Luckily, now there’s an app for that. Every cruise line has their own onboard app that can be installed on any phone and used to facilitate scheduling, communication, and activities (sometimes for a small fee). If your kids are old enough to explore the ship on their own, these apps will allow you to reach them at any time for any reason. The app will also tell them when and where to show up for onboard activities. Even with this technology, consider using the buddy system when possible for those times when one kid left his phone in the room, or let her battery die, or just didn’t feel it vibrate. And there is safety in numbers besides.
Pools and rails
Be sure that your kids understand the dangers posed by pools and a ship’s railings. Cruise ship pools can be much smaller in size and often crowded, making it harder to keep track of a child in the water. According the the World Health Organization, drowning is the third leading cause of accidental injury death worldwide. If your kids are in the pool, sit nearby where you can easily see them, and if they are older and at the pool without an adult, the buddy system is essential here as well.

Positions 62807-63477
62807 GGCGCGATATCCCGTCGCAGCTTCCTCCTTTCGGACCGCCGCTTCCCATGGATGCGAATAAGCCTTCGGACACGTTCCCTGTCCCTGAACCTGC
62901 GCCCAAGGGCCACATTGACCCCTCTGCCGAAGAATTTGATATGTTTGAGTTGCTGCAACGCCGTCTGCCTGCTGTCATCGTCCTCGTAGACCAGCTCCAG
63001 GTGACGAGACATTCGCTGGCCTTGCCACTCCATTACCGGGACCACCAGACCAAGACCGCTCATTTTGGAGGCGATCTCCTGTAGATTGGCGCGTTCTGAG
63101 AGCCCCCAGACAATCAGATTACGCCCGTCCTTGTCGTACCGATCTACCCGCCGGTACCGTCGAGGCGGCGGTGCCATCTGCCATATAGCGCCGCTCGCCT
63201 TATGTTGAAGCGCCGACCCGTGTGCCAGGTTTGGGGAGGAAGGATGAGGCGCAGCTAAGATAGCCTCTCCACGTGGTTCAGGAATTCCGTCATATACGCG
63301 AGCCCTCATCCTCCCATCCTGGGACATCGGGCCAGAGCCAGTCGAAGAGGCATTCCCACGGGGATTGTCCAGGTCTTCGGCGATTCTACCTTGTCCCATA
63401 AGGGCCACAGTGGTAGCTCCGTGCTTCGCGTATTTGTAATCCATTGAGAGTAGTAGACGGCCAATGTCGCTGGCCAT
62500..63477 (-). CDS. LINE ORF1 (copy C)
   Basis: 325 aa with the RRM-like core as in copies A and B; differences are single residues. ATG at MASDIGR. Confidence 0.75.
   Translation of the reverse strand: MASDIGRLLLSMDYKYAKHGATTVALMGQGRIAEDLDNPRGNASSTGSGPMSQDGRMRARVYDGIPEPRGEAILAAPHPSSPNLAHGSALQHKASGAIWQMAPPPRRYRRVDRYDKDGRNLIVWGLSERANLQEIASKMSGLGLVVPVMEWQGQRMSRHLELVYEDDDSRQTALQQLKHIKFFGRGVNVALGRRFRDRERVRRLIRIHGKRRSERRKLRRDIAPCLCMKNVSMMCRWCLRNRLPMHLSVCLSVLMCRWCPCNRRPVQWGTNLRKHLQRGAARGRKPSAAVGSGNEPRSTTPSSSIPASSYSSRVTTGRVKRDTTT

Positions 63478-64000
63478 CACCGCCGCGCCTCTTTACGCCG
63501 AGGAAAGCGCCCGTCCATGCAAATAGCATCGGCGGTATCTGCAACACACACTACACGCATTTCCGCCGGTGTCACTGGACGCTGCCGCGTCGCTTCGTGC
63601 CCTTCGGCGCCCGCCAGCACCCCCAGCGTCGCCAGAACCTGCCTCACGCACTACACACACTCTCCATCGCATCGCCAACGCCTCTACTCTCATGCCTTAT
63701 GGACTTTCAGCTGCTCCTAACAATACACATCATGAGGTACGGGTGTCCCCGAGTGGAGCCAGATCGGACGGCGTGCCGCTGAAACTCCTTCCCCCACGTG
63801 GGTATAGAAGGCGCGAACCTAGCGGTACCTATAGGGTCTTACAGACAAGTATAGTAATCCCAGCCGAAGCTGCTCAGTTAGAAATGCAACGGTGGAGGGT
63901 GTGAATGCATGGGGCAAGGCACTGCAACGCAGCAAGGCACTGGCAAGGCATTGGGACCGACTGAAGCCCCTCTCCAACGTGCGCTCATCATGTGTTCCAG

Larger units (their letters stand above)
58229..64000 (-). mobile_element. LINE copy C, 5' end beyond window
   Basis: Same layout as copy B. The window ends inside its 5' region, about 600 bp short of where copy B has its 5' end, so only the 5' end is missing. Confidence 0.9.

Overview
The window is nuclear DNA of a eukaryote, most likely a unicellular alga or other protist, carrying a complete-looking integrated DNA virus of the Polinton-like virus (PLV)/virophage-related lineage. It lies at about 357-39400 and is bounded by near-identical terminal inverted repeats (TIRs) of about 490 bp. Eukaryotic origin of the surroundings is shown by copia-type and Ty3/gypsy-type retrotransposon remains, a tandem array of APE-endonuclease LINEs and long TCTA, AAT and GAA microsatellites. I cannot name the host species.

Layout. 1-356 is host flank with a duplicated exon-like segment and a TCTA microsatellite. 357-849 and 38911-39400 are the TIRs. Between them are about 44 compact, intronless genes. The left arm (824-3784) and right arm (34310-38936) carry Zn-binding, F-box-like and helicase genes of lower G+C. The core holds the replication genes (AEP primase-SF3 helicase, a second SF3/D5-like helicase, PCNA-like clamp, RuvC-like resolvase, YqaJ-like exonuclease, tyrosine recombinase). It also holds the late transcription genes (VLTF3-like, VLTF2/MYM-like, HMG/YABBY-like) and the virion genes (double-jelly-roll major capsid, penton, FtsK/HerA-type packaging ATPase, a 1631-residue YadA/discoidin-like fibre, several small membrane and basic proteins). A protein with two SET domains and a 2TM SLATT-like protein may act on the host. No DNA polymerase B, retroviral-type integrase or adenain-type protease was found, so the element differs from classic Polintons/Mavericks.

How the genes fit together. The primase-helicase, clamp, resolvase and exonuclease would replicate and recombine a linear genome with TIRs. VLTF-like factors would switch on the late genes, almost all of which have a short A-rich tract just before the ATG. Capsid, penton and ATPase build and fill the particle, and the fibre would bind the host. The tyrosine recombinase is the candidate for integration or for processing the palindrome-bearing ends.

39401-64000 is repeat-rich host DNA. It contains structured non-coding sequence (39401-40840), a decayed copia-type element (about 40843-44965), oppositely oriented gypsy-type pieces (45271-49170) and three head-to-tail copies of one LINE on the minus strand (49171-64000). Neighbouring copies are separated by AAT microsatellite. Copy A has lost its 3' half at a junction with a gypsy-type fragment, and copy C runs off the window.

Most deaths on a ship (besides those from natural causes) occur from someone falling overboard into the sea or onto levels below. Be sure to communicate clear safety rules for railings and that railing must never be climbed on or over. Make sure your kids know, too, to help enforce the same rules with any other kids they’re traveling with. Cruise lines will sometimes close their pools during rough seas to avoid injury to passengers. Be aware of those times when the pool may be closed in order to make other arrangements for the day’s activities.
Every major cruise line has a kids’ club, all of which offer a variety of activities, including dance parties, scavenger hunts, playscapes, life-sized board games, foosball tables and more. These clubs cater to kids ages 6 months to 17 years, and participation in many of the activities is included in the price of your cruise. You can compare the various cruise line kids’ clubs on sites like Cruise Critic or Family Vacation Critic.